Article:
As a top-billing headhunter, I have worked with every personality type you can imagine, largely categorized as introverts and extroverts. The modern glorification of the “extrovert” phenotype over-exaggerates the benefits of extroversion and neglects the power of being quiet (based on the famous book by Susan Cain, entitled Quiet).
I am an ambivert (a concept discussed in Daniel Pink’s To Sell Is Human), a social chameleon who can modulate between the 2 extremes. Here are 3 Networking Tips for Introverts from an ambivert’s standpoint which has helped me reap the benefits of both worlds.
1. Ask open questions and practice active listening, which is most likely a natural strength to begin with. Introverts are likely to possess a skill that most people don’t have and should adopt more – the ability known as Active Listening. That means, true understanding, patience, and conscientiousness. Everyone likes to be heard because the best conversations are built off of the mutual exchange of ideas, not a “talking to”, which extroverts can be prone to do.
Open questions are the key to start building relationships and rapport. How to Win Friends and Influence People taught me this principle as I started my headhunting career. When I work with a candidate, I try to ask questions so that I end up only speaking 20% of the beginning of the call. What ends up transpiring is a deep, productive, and informative discussion where we learn a lot from each other.
Towards the end of the exchange, I start talking 80% of the time. I now have a chance to explain my side of the story: how I can help, what I can do, how we should proceed, unique to their situation that we just went through thoroughly. The candidate now asks questions 20% of the time. There is a beautiful balance and shift that arises naturally and everyone is happy in that scenario – win-win!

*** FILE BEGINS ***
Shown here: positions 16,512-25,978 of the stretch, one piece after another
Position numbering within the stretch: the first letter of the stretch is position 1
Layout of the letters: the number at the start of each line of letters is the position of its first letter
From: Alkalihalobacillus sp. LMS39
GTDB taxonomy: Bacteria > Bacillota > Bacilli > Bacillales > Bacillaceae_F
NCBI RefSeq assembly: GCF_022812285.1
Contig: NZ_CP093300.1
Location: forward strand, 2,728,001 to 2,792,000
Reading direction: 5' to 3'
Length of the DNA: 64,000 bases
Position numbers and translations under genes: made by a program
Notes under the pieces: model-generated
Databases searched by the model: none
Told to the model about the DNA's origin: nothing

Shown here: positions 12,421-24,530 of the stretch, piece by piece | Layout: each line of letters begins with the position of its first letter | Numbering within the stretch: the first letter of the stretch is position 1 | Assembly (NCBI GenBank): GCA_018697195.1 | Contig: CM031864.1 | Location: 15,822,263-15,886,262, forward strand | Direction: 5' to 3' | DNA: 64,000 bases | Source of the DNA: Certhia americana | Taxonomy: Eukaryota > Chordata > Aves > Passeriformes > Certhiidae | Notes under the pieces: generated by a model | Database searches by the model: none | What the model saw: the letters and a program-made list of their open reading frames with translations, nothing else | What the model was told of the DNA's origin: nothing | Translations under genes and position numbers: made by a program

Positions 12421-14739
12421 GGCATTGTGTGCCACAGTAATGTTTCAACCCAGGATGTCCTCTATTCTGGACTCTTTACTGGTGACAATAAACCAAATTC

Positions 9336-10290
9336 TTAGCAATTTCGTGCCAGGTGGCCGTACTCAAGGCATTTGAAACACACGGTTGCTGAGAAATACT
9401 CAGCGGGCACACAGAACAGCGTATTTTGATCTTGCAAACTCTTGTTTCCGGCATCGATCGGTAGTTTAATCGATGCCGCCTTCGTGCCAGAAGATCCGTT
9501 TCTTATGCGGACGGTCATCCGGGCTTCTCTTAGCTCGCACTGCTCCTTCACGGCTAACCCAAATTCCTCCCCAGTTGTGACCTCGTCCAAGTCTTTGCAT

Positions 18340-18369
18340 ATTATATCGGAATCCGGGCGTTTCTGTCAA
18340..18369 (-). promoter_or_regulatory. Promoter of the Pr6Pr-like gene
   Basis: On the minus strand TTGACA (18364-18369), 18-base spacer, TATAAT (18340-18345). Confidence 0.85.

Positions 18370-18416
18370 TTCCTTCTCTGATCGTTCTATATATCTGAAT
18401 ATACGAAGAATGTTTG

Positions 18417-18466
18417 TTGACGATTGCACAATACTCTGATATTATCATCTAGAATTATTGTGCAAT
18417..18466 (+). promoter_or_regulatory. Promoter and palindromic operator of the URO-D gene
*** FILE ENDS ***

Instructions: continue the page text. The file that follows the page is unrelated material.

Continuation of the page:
2. Force yourself to get out there as much as possible to practice exercising your extroverted side. Everyone has one! Most of my closest friends are introverts, and they LOVE to talk just as much as the next extrovert. Why should all that wonderful personality be limited? Get out there, and put yourself in positions where you have to learn on the fly and practice being extroverted.
TIP: Especially in specific job roles and in modern day society in general, we’re all so tied into our computers/smartphones and our digital personas, we’re not investing enough in our in-person charisma. Sign-up for events where you’ll go, ALONE, so that you’re forced to interact with strangers. Use Meetup.com, improv classes, toastmasters, anything to start challenging yourself!
3. Embrace the necessity of being balanced and the need to constantly put yourself positions prone to others’ judgment. I’m a firm believer in ignoring how others may perceive you. There are too many people in this world to please, and only so few that actually matter in your life. Don’t worry about everyone, just the important people that actually make a difference.
People are so used to the “us versus them” mentality, and the notion of “being authentic” that it’s an excuse used to dodge personal growth and improvement! “That’s not me!” or “I want to be real” actually means “I don’t want to change”. It’s not a message of empowerment. It’s a proclamation to stay the same. With no change, comes no progress. I guess do what makes you happy. I find myself the happiest when I’m changing.
In summary, there’s no shame in being a social chameleon or striving to improve your charisma. In the history of time, the ability to move others and to succeed socially is key. Embrace the chance to network/socialize, and force yourself to take on different styles of communication and experiment with what works best for you.
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